Over 11 years after making his debut in WWE, Kofi Kingston is now, finally, a world champion. In beating Daniel Bryan on Sunday night at WrestleMania 35, Kingston not only reached a career milestone but made WWE history as well. [Check out full results and grades from WrestleMania 35.]
The WWE championship, which the company debuted in 1963, had been around the waist of 50 different men in its history. Kingston on Sunday became just the second African American (following Dwayne “The Rock” Johnson) and first native African to hold WWE’s signature title. Kingston is a native of Ghana, West Africa.
“Thank you. Thank you. Thank you all,” Kingston wrote in a Twitter message on Monday. “Without your love & support, especially over the past couple months, none of this happens. You helped me achieve my childhood dream & I’m eternally grateful for each & every one of you. Sincerely, Your WWE World Heavyweight Champion”
As is occasionally the case in WWE, Kingston’s elevation to the WWE title match at WrestleMania was a classic case of fans forcing the company to change its plans. Kingston, a longtime fan-favorite both as a singles competitor and member of popular tag team New Day, filled in during a gauntlet match for an injured superstar (Ali) and nearly won despite starting the bout in the ring. Kingston pinned Bryan to open that match. He then nearly won an Elimination Chamber match for the WWE title in booking that was supposed to mirror the plan for Ali.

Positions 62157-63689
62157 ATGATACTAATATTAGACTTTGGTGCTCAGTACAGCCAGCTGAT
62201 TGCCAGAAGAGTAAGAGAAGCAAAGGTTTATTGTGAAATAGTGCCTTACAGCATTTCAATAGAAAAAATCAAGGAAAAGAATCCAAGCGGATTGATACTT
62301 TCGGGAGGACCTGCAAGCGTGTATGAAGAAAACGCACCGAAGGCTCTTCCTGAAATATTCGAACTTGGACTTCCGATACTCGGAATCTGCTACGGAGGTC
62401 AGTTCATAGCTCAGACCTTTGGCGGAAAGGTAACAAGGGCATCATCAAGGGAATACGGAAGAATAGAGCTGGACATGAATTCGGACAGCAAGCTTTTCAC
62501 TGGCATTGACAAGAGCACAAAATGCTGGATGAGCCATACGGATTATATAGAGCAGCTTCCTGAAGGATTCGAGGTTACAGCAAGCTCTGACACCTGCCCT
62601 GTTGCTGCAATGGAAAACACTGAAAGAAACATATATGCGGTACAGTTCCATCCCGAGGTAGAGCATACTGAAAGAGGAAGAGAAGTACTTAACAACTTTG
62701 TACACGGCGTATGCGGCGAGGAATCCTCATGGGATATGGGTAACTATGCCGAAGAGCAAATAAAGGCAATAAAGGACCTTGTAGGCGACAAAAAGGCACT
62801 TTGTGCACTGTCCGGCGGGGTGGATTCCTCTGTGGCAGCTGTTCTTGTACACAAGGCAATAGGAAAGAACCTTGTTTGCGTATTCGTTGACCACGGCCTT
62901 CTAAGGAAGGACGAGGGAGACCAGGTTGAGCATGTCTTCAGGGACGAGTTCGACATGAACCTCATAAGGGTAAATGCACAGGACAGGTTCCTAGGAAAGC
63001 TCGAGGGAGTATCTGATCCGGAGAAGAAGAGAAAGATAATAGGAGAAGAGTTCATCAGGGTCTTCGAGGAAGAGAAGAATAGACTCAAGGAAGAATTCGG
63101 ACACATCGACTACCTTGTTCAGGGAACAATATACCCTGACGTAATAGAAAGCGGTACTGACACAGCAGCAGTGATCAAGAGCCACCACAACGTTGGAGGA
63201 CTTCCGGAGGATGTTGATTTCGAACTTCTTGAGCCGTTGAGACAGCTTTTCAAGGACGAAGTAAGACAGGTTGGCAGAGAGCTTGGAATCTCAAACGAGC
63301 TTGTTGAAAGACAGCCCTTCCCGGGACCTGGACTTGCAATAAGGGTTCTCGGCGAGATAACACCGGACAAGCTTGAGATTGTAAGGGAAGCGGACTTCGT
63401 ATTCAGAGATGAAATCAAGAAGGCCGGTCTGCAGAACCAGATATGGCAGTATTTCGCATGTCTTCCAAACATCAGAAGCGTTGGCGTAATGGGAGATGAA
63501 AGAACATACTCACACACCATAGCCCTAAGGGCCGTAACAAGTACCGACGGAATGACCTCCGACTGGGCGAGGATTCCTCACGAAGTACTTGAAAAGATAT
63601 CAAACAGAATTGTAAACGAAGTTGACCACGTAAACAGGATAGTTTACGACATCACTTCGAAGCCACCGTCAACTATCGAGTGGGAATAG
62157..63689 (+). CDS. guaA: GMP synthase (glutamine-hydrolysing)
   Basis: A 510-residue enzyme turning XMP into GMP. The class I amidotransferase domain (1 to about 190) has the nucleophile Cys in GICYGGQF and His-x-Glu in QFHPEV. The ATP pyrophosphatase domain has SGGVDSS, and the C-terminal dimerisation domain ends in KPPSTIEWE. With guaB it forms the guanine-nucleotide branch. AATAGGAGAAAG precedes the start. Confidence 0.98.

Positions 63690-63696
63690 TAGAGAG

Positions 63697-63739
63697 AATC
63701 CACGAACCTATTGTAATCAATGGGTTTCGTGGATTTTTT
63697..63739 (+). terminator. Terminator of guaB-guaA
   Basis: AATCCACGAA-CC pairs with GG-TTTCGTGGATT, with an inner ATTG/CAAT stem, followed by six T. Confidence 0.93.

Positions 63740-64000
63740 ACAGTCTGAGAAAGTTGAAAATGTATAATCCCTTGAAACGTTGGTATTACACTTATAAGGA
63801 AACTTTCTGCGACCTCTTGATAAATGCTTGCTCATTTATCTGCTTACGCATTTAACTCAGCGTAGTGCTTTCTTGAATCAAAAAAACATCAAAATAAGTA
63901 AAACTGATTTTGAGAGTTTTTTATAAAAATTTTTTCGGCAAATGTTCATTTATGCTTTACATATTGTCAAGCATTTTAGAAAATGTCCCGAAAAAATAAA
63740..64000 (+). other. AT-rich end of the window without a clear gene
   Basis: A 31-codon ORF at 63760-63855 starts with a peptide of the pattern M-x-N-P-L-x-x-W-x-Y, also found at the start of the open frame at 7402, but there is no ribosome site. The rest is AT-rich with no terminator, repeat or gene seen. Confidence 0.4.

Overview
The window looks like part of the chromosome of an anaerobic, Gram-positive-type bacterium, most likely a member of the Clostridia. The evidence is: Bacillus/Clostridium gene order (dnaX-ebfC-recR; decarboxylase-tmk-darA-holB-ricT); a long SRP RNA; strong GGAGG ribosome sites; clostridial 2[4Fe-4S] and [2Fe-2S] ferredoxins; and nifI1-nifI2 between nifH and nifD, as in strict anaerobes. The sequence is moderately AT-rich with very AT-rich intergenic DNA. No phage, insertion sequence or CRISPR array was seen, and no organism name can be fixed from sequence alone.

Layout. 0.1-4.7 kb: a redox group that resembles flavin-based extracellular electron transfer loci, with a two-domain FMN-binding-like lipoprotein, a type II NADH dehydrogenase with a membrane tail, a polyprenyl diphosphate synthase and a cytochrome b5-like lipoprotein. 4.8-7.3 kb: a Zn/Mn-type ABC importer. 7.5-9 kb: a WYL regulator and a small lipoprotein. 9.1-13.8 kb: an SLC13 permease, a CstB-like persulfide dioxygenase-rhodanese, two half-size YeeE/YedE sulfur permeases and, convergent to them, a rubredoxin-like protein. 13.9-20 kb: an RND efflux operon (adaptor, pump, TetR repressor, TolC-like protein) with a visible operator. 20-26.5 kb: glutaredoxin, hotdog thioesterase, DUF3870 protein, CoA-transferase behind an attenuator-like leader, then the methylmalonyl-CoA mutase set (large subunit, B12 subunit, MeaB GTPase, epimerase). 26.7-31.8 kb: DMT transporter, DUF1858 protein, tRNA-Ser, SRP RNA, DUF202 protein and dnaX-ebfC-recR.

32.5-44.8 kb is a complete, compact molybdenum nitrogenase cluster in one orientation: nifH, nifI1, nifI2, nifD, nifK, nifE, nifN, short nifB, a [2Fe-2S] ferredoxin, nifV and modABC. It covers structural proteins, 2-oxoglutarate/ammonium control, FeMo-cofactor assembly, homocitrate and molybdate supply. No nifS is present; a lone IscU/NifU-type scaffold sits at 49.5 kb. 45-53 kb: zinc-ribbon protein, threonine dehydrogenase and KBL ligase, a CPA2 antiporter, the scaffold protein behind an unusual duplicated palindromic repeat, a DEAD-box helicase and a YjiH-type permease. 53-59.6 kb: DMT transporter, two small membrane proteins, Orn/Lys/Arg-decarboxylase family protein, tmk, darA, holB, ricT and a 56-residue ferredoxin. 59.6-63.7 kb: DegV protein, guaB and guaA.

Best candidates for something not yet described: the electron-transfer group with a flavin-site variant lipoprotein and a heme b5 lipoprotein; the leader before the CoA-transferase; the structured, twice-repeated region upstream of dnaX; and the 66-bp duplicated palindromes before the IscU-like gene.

While Ali was reportedly supposed to main event Fastlane against Bryan with a returning Kevin Owens planned to be Bryan’s ‘Mania opponent, the overwhelming fan support Kingston gained during those aforementioned matches forced the company to change its plans. Owens and Ali (inserted as a last-minute challenger) lost to Bryan at Fastlane with Kingston eventually earning his title shot at WrestleMania.
In addition to Kingston’s victory being of historical importance, it is also socially significant for WWE fans as his ascension to the top of the company’s ranks provides much-needed representation for its viewers.